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The Coxford Singlish Dictionary

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Search for keyword:
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(19 entries out of 817)

WAH LAN/WAH LAN EH/LAN EH
(wah lahn)
Hokkien term which can be loosely translated as "Oh Penis". Probably the most common Singlish expression of all, it is used in much the same way as "oh my goodness", "wow", or "damn!", depending on the tone used, and the context. More polite variants include "Wah Lau" and "Wah Piang".
1. "Wah lan eh! How can you do this sort of thing to me?"
2. "My first thought when I saw her was 'wah lan eh'."
3. "Lan eh, I ask you to do this sort of simple-simple thing, you can also cock up!"

See also: Wah Lau  Wah Piang  

WAH LAU
The most common polite variation of "Wah Lan".
See also: Wah Lan  

WAH PIANG/PIANG
Essentially a more polite version of "Wah Lan". Can be abbreviated to just "Piang".
1. "Wah piang! Check out his Johor Baru perm! Like bird's nest, sial!"
2. "Piang, you go and paint your car pink for what?"
3. "Piang eh, how come you can fail primary school maths one?"

See also: Wah Lan  

WAIT LONG-LONG  (Contributed by Chan Kok Hoe)
The anglicized version of the Hokkien phrase "Tan Ku Ku", which means "forget it" or "it'll never happen".
"You want raise from this boss? Wait long-long ah!"
See also: Tan Ku Ku  

WAKE UP YOUR IDEA
Singlish phrase, popular in the army, meaning, "get a clue" or "stop dreaming".
Sergeant: "Who say you can tuang like that, recruit? You better wake up your idea!"

WAYANG
Originally a Malay word meaning "theatre performance", it now means an act of pretence.
"Eh, we all saw you take his wallet. Don't come and wayang, okay?"
See also: Act Blur  

WEN
(wurn)
One of the more curious Singlish expressions, it is actually a mispronunciation of “won’t”, and is invariably followed by “one” or “lah”. It is used to express an opinion that something is unlikely to occur.
1. Johnny: “You think Ah Beng will pass his O levels?”
Ah Seng: “Wen, lah.”
2. “I know he said he would lend you his car, but I bet he wen one.” 


WHACK
To approach something carelessly or eat something with relish.
1. “Eh, the seafood buffet here is quite solid. Whack all the prawns, man!”
2. "This is a serious job, okay, you cannot anyhow whack."


WHAT  (Contributed by Daniel Hong)
Yet another Singlish sentence tag, this is often used by people who are in defensive situations.
Ah Beng: "How come you borrow my shirt now got hole one?!" 
Ah Seng: "Borrow that time orredy like dat, whaaaat!"
Ah Beng: "Then why you nebber say first?"
Ah Seng: "You nebber ask, whaaaat!"


WHAT DONE?
Eternal question asked by waiters and waitresses at local restaurants when someone orders a steak.
Ah Beng: "I want a sirloin steak."
Waitress: "What done you want? Lare? Menium? Weww done?"


WHAT FOR TU DONNO
An expression of bewilderment at another's actions.
"Ah Beng went to buy that condemn tech stock? What for tu donno!"

WHAT TALKING YOU?  (Contributed by Daniel Hong)
Singlish for "What are you talking about?", it is a statement of incredulity or disbelief.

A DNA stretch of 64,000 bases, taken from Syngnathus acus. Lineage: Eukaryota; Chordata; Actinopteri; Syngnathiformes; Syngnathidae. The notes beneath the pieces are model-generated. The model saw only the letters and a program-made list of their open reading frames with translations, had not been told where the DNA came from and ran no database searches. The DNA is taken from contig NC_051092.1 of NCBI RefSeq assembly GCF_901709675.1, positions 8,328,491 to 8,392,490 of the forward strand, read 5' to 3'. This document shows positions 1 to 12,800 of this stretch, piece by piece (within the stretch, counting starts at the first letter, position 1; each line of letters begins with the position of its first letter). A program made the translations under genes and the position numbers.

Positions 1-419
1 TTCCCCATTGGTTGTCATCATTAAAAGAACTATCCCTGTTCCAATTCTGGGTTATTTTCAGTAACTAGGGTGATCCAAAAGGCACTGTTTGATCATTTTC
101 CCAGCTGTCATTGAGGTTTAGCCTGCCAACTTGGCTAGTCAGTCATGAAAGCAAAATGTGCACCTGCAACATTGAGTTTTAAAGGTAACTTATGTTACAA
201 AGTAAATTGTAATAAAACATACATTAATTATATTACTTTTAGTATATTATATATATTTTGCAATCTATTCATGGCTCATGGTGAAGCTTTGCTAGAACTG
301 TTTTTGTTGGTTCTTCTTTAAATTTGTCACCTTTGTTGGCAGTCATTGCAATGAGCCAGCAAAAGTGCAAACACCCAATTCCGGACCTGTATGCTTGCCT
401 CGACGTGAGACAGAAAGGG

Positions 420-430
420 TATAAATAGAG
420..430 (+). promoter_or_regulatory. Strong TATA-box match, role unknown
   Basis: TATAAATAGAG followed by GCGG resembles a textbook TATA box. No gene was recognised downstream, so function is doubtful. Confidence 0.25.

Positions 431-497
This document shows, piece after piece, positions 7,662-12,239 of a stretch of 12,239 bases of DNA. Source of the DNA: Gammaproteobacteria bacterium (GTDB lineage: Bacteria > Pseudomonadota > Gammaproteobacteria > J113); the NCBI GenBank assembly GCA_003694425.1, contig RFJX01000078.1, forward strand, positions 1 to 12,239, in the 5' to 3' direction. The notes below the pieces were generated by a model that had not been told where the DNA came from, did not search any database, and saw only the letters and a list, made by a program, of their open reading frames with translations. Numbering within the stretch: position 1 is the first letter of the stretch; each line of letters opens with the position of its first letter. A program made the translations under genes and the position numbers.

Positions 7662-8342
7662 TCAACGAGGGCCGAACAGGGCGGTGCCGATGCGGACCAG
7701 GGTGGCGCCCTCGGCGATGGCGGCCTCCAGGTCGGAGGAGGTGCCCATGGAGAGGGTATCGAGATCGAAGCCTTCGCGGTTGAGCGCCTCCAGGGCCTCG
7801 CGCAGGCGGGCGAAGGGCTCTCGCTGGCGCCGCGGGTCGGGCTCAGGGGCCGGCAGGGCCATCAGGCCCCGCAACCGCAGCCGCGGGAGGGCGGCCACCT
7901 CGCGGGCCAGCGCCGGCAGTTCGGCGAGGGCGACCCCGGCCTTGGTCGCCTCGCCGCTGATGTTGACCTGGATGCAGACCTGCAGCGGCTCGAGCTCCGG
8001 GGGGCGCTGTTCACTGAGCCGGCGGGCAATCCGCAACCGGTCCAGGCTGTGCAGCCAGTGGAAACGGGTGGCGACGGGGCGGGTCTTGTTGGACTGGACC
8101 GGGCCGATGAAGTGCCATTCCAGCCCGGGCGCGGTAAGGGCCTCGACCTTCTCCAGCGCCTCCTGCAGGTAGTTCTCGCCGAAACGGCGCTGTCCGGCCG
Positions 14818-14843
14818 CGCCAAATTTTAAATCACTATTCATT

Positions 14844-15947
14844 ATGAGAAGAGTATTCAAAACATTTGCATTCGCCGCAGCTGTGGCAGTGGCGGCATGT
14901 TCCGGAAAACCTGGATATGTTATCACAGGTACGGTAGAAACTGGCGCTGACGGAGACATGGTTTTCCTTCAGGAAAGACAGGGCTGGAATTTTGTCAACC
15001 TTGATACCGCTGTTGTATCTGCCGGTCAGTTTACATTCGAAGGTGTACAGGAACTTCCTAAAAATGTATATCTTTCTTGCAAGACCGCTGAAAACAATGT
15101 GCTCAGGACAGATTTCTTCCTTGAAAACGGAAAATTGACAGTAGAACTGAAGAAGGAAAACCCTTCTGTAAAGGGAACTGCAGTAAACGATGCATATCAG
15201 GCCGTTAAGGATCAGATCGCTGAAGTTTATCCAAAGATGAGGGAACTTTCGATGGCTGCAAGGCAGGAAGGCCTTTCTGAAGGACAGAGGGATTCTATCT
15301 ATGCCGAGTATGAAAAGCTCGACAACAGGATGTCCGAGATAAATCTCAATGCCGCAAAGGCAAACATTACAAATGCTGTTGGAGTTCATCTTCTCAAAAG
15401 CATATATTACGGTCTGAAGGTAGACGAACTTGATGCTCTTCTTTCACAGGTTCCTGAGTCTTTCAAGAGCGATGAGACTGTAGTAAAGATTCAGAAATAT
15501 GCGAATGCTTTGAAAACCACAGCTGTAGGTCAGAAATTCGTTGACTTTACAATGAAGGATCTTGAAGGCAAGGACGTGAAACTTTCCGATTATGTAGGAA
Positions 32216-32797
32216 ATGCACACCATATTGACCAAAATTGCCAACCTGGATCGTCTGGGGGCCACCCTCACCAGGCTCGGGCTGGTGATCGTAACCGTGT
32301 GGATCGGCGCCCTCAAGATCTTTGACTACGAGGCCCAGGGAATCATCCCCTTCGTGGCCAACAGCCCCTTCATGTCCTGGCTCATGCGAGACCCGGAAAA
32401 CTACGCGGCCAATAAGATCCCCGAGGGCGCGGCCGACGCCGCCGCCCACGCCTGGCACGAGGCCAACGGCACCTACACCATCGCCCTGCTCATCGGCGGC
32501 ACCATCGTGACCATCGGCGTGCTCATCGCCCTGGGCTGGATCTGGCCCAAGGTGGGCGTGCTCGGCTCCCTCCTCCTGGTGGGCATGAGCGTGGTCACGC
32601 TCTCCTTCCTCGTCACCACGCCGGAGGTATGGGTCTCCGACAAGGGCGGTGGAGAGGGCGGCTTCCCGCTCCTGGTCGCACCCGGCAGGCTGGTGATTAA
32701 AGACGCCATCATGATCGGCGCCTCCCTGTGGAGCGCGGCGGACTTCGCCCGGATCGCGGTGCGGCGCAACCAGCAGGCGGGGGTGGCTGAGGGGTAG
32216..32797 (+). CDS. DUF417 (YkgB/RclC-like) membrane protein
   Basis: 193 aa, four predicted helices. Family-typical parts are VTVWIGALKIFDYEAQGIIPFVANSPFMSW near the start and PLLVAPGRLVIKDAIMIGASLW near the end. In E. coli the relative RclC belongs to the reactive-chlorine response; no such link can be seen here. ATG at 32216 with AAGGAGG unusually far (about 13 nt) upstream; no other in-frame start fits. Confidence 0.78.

"Eh, Ah Beng where can pass 'A' Maths? What talking you?" (How can Ah Beng pass his 'A' Maths exams? What are you talking about?)

WHAT-SQUAT  (Contributed by Edwin)
If someone asks you, "What?" in what you perceive to be a rude manner, it is customary to respond with "Squat!"  This exchange was popular in the 1970s but is now rare. See example below.
Tan: "Ah Lim ah!!"
Lim (irritated): WHAT!!!!
Tan: SQUAT!!
Lim: I berak, you angkat! ("I shit, you carry!")
Tan: I kencing you minum! ("I piss, you drink!")


WHERE GOT
Pithy term expressing disbelief or sometimes, outrage.
1. Beng: "Seng, you took my wallet, right?"
Seng: "Where got?"
2. "He accused me of stealing his wallet. I ask you, where got like that?"
3. "A young man dying while in the prime of his life… Where got meaning?"   


WHERE GOT? GOD IN HEAVEN  (Contributed by Edwin)
"Where got?" is a typical Singlish statement of outrage or disbelief, akin to "How can it be?"  The proper Smart Aleck retort would be "God in Heaven", due to the similarity in sound between "God" and "got".
Ah Seng: "Eh, Beng ah, where is the file on inventory, ah?"
Ah Beng: "Top cabinet."
Ah Seng: (after frantically searching) "Where got?"
Ah Beng: "God in Heaven, lah! Arbuthen?"

See also: Where Got?  How Can?  

WIN LIAO/WIN OREDDY  (Contributed by Stella and Daniel Hong)
From the Hokkien exclamation "Ngiah liao lor!", it marks the surrender of an argument or expression of unfairness, with somewhat grudgingly friendly, yet ironic tone.
1. "Wah, you win liao, lor! Ask me help you do so many things!"
2. Ah Beng: "I insist I am right!"
Ah Seng: "Yah lah, yah lah, you win liao lah!" 
3. Boss: "I'm going on off tomorrow, so I need you to type up all these documents."
Secretary: "Like that win orredy lor." 


WON'T DIE
Singlish phrase used to reassure someone that something is not hazardous or troublesome. Derived from Hokkien, "buay si", with the same meaning, and directly translated into English.
"It's only an injection. Don't scared, won't die one" (The latter, in Hokkien, would be, "Meng kia, buay si eh.")
See also: MENG KIA, LONG TIO OOH SIAH  

WORRAGE
The proper pronunciation of "worried".
"Eh, you whole week go where, ah? I at home very worrage one, you know!"

WORTH/WURF  (Contributed by Char Kuey Teow)
Singlish abbreviation of "worth it", it is properly pronounced "wurf".
1. "Wah, $100 for this kind of thing is very wurf what!"
2. "They want to pay you in SingTel shares? Damn not wurf, man."


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